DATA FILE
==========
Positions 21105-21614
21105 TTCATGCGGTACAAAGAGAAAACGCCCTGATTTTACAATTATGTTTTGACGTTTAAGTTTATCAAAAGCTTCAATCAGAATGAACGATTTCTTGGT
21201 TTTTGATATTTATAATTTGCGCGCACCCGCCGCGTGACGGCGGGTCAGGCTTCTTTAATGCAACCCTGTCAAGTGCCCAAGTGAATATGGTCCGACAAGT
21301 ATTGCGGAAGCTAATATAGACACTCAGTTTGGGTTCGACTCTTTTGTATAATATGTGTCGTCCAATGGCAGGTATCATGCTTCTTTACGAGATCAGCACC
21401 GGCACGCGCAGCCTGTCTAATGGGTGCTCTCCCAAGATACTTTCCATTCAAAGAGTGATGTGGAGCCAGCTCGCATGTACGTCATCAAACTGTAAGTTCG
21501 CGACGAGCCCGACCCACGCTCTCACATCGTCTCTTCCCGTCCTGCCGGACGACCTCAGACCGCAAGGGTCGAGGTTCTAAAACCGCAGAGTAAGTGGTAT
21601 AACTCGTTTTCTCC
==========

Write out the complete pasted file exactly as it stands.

Positions 21105-21614
21105 TTCATGCGGTACAAAGAGAAAACGCCCTGATTTTACAATTATGTTTTGACGTTTAAGTTTATCAAAAGCTTCAATCAGAATGAACGATTTCTTGGT
21201 TTTTGATATTTATAATTTGCGCGCACCCGCCGCGTGACGGCGGGTCAGGCTTCTTTAATGCAACCCTGTCAAGTGCCCAAGTGAATATGGTCCGACAAGT
21301 ATTGCGGAAGCTAATATAGACACTCAGTTTGGGTTCGACTCTTTTGTATAATATGTGTCGTCCAATGGCAGGTATCATGCTTCTTTACGAGATCAGCACC
21401 GGCACGCGCAGCCTGTCTAATGGGTGCTCTCCCAAGATACTTTCCATTCAAAGAGTGATGTGGAGCCAGCTCGCATGTACGTCATCAAACTGTAAGTTCG
21501 CGACGAGCCCGACCCACGCTCTCACATCGTCTCTTCCCGTCCTGCCGGACGACCTCAGACCGCAAGGGTCGAGGTTCTAAAACCGCAGAGTAAGTGGTAT
21601 AACTCGTTTTCTCC